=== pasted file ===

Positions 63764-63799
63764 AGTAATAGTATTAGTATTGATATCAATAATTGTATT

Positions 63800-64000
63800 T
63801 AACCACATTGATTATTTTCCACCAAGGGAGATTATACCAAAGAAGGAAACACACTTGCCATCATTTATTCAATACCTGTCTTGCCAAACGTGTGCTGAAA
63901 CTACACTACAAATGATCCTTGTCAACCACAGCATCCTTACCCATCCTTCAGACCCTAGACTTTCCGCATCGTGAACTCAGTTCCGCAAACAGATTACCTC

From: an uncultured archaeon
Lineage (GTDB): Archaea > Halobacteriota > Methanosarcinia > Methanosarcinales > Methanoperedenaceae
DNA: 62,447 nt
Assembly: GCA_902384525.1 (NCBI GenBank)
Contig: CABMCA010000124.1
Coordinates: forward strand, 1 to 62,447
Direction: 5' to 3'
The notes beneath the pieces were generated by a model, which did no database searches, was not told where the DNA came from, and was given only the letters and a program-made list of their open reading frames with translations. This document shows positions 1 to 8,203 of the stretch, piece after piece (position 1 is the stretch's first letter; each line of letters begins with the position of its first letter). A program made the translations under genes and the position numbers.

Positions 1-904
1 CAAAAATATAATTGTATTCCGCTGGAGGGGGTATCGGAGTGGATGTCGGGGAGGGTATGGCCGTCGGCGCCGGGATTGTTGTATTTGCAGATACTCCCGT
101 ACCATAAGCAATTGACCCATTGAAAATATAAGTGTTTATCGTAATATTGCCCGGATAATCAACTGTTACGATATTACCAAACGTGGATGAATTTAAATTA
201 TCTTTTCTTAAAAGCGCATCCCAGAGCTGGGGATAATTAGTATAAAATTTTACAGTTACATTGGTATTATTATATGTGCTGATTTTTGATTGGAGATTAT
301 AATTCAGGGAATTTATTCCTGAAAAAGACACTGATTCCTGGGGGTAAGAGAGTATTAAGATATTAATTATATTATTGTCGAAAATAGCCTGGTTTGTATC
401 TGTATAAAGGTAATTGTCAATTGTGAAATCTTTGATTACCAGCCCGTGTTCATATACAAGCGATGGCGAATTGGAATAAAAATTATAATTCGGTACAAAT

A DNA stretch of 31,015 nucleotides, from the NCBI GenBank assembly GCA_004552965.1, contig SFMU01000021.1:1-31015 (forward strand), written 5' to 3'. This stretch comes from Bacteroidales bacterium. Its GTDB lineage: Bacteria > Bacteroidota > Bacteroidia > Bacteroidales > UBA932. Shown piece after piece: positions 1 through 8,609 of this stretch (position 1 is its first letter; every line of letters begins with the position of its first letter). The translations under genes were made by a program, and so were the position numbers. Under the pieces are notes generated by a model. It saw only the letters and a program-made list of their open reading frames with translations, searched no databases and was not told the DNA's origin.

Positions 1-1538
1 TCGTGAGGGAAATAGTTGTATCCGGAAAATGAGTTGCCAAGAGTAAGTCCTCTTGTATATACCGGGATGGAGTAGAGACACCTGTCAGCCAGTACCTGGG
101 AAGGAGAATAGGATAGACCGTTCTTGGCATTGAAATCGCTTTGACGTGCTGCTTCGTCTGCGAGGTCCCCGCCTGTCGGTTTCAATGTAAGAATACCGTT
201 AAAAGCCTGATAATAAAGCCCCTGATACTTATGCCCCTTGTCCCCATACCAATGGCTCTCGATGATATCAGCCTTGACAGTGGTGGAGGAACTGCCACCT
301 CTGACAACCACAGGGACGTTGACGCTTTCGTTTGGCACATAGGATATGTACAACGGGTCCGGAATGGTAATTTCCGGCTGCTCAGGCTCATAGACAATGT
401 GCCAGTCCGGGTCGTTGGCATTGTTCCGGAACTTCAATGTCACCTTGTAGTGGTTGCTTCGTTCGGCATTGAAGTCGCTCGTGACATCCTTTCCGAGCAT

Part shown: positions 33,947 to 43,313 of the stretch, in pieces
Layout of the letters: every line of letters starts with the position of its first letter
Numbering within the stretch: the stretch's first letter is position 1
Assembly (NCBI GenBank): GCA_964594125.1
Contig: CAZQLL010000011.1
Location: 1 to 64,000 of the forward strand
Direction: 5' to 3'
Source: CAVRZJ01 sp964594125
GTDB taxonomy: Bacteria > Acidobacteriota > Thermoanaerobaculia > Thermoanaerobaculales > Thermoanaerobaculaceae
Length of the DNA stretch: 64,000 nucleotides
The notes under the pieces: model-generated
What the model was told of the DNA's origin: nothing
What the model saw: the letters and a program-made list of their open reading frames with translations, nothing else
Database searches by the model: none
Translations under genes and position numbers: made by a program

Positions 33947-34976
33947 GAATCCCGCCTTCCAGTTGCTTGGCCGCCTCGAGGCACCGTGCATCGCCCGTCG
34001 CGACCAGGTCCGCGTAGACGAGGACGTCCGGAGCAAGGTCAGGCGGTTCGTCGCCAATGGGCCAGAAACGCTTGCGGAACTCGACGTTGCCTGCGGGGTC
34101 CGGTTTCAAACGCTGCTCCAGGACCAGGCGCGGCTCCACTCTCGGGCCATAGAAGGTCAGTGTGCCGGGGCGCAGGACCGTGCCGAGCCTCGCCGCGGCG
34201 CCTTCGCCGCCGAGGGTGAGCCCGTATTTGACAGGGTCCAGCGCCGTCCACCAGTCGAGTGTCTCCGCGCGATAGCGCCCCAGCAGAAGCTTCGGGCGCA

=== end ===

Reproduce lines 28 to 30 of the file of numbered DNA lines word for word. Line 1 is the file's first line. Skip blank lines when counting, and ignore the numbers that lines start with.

Part shown: positions 33,947 to 43,313 of the stretch, in pieces
Layout of the letters: every line of letters starts with the position of its first letter
Numbering within the stretch: the stretch's first letter is position 1